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Program giving active duty and discharged service members a second chance

Veterans Treatment Center offers alternative to jail

Giving Struggling Veterans a Second Chance
Giving Struggling Veterans a Second Chance

JACKSONVILLE, Fla. – Eighty-six veterans in 30 months and just one has returned to jail -- that’s an impressive success rate for Jacksonville’s Veterans Treatment Court. Each of those 86 veterans has a unique story about serving their country and then struggling with something they experience during their service that led them down a path of addiction.

Instead of sending them straight to jail after an arrest and conviction, veterans who want to change their life, but just need the help to do it, have an alternative. They can enroll in the Veterans Treatment Court, which is a court-supervised, comprehensive treatment program.

“It is a very intense program,” explained Judge Mose Floyd, who presides over the court. “It is at least a yearlong with five phases. Initially, they are meeting with me once a week, they are attending counseling once a week, they are attending NAA meetings as required. There is also a community service project at the end as an attempt to give back to the community."

Veterans treatment court
Veterans treatment court

Prosecutors, defense attorneys and Duval County judges help identify veterans who have been arrested who may qualify for the program. They are given an opportunity to apply, many of them while they are sitting in jail facing a felony charge. They do have to qualify.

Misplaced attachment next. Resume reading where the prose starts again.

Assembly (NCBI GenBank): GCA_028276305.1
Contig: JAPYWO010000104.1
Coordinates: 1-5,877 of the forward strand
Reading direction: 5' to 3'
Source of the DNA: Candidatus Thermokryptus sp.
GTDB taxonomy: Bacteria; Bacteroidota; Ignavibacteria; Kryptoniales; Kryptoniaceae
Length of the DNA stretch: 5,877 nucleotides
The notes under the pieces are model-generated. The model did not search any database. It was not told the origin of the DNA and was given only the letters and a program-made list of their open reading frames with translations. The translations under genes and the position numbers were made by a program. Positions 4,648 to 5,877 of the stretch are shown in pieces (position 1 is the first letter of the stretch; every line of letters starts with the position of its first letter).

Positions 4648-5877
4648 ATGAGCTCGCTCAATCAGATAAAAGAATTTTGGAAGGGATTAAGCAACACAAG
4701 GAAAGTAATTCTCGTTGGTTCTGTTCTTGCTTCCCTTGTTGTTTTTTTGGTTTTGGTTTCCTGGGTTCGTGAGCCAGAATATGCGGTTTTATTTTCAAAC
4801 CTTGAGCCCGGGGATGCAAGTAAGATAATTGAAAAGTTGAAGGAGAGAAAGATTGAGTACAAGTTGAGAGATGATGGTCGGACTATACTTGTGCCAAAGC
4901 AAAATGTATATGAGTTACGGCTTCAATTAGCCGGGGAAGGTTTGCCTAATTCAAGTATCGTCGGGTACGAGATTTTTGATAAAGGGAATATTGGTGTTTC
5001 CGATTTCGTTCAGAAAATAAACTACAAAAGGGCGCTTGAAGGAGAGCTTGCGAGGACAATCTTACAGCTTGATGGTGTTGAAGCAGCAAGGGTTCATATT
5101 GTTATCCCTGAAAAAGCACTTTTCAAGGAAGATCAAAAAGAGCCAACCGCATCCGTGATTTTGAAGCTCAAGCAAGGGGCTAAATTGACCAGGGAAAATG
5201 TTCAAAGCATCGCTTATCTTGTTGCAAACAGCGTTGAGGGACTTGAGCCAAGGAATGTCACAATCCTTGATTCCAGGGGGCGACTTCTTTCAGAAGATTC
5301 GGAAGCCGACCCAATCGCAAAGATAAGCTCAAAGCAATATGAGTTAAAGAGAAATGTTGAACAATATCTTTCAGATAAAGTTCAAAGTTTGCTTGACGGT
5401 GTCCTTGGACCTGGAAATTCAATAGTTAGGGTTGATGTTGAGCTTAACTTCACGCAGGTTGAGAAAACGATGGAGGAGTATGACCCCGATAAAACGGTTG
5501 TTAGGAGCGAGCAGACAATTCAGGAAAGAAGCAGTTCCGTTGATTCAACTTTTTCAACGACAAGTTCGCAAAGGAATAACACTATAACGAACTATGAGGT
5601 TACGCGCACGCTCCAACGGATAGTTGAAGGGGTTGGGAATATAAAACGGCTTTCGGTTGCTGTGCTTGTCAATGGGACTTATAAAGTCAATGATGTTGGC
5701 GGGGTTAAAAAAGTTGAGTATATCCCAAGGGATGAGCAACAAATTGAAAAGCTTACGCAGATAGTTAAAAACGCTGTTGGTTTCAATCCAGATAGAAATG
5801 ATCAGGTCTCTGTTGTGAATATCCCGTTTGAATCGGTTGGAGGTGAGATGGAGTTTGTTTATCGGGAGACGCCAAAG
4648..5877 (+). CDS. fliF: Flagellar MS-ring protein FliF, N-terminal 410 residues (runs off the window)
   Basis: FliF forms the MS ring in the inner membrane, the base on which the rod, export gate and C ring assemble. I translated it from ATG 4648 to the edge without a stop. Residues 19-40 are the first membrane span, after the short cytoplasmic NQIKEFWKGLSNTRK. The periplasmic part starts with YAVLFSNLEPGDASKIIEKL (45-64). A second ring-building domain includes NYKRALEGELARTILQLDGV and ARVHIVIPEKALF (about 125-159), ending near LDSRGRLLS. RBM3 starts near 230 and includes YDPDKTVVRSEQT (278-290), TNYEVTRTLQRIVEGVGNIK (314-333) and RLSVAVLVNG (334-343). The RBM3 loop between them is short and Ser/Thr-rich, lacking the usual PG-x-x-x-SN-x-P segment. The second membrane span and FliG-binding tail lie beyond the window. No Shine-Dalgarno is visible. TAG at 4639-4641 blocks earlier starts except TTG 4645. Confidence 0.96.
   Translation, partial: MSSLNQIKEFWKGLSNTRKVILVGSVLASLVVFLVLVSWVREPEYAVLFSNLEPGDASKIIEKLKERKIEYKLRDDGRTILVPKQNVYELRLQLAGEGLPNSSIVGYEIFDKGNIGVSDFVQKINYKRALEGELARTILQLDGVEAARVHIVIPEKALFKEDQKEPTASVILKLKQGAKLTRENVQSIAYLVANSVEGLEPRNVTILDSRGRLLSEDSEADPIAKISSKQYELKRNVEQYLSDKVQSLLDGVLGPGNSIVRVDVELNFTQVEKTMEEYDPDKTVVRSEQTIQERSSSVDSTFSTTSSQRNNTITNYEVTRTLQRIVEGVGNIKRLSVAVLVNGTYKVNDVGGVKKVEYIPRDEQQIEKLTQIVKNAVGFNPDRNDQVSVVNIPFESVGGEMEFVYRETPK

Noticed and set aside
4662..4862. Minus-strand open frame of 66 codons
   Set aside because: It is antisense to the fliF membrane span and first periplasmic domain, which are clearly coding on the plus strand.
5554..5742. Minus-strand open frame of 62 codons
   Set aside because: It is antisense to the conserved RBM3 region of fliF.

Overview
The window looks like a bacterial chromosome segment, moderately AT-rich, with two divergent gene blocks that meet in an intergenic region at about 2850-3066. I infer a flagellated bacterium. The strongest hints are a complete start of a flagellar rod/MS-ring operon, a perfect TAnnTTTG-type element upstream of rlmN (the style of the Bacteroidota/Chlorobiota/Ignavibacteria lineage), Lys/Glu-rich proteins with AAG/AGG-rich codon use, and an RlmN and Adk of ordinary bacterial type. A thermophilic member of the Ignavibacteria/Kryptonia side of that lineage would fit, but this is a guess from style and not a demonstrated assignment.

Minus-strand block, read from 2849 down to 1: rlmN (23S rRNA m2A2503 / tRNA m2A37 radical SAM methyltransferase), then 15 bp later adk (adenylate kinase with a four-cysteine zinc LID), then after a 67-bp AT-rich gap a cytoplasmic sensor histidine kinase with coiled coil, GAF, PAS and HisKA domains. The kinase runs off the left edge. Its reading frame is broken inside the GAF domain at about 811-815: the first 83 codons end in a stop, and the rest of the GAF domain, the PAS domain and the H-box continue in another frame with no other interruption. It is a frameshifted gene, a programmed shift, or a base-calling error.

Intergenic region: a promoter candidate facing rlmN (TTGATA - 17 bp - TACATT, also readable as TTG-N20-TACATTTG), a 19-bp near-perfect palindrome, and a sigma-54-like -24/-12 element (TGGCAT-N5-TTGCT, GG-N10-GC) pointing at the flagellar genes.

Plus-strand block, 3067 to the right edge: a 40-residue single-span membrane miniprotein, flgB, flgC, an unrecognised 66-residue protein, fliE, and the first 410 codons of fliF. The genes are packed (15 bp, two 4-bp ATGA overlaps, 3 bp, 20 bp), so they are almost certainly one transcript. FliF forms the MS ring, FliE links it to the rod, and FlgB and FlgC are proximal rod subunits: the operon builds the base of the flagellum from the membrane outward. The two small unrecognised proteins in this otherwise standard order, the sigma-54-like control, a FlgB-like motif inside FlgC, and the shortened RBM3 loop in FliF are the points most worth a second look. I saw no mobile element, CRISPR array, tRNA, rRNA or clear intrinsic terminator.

“They have to be active duty or discharged members of the military service, have a documented mental health diagnosis, including but not limited to post-traumatic stress disorder, traumatic brain injury and/or substance abuse disorder; and have an existing connection between the offense or diagnoses and the military service,” explained Floyd.

Their criminal charge has to qualify, as well, meaning they are charged with a misdemeanor or second- or third-degree felony.

“This approach includes intensive individual, group or residential substance abuse and/or mental health treatment, drug and alcohol testing, regular court appearances, educational opportunities, regular attendance at 12-step/sober-support meetings, including Narcotics Anonymous, Alcoholics Anonymous and Rational Recovery and participation in pro-social events,” Floyd said.

“There have been some vets who wanted to get out of the program, but they have to apply to me to do that,” Floyd said. “But I know it is in their best interest or in their family’s or in the community’s to finish the program, so I generally don’t allow that, and in the end, they thank me for not having allowed them to get out.”

Floyd spent 12 years as a prosecutor in Duval and St. Johns counties. He is also a retired lieutenant colonel in the U.S. Marine Corps. He is proud of the program’s success rate and of the part he and others involved in the program play in helping to turn around a veteran’s life.

“There was one individual who started out and had some bumps initially,” Floyd said. “But after completing the program, I didn’t realize how bad he was, and at graduation, we give them an opportunity to talk to the veterans they leave behind. He mentioned that he had his family with him, he had reunited with his family and he told the veterans in the audience that they were looking at a 15-year crackhead and, as a result of the program, he now is involved in prison ministry, got his license after about 10 years and he is loving life.”

For more information about Jacksonville’s Veterans Treatment Court, call 904-255-1046.


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